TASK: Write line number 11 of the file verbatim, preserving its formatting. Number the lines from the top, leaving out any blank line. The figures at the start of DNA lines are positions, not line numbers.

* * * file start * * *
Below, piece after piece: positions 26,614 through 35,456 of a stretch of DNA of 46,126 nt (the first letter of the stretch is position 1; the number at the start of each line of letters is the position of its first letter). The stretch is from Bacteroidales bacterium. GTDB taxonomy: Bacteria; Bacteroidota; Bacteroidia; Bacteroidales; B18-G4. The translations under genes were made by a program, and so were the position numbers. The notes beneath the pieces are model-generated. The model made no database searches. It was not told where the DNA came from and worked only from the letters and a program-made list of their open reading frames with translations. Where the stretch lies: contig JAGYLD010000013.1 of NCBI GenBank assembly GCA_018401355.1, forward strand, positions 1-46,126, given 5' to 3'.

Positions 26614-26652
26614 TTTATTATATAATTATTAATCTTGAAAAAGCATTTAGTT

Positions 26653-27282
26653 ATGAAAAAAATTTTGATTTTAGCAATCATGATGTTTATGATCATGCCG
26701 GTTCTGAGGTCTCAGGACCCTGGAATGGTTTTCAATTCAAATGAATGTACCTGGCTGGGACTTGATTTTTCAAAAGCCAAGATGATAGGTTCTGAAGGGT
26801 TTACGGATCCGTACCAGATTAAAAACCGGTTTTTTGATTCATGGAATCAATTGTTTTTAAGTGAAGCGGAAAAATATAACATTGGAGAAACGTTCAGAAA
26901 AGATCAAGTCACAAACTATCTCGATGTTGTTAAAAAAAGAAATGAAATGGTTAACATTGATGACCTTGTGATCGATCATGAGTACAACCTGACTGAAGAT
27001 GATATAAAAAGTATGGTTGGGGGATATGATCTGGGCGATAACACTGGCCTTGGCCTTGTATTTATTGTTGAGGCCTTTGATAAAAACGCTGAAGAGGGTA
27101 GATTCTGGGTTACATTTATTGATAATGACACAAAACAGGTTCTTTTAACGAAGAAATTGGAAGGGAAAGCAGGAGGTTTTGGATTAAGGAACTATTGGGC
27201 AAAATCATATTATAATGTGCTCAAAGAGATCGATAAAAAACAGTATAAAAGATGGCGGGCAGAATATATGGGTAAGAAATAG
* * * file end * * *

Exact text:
27201 AAAATCATATTATAATGTGCTCAAAGAGATCGATAAAAAACAGTATAAAAGATGGCGGGCAGAATATATGGGTAAGAAATAG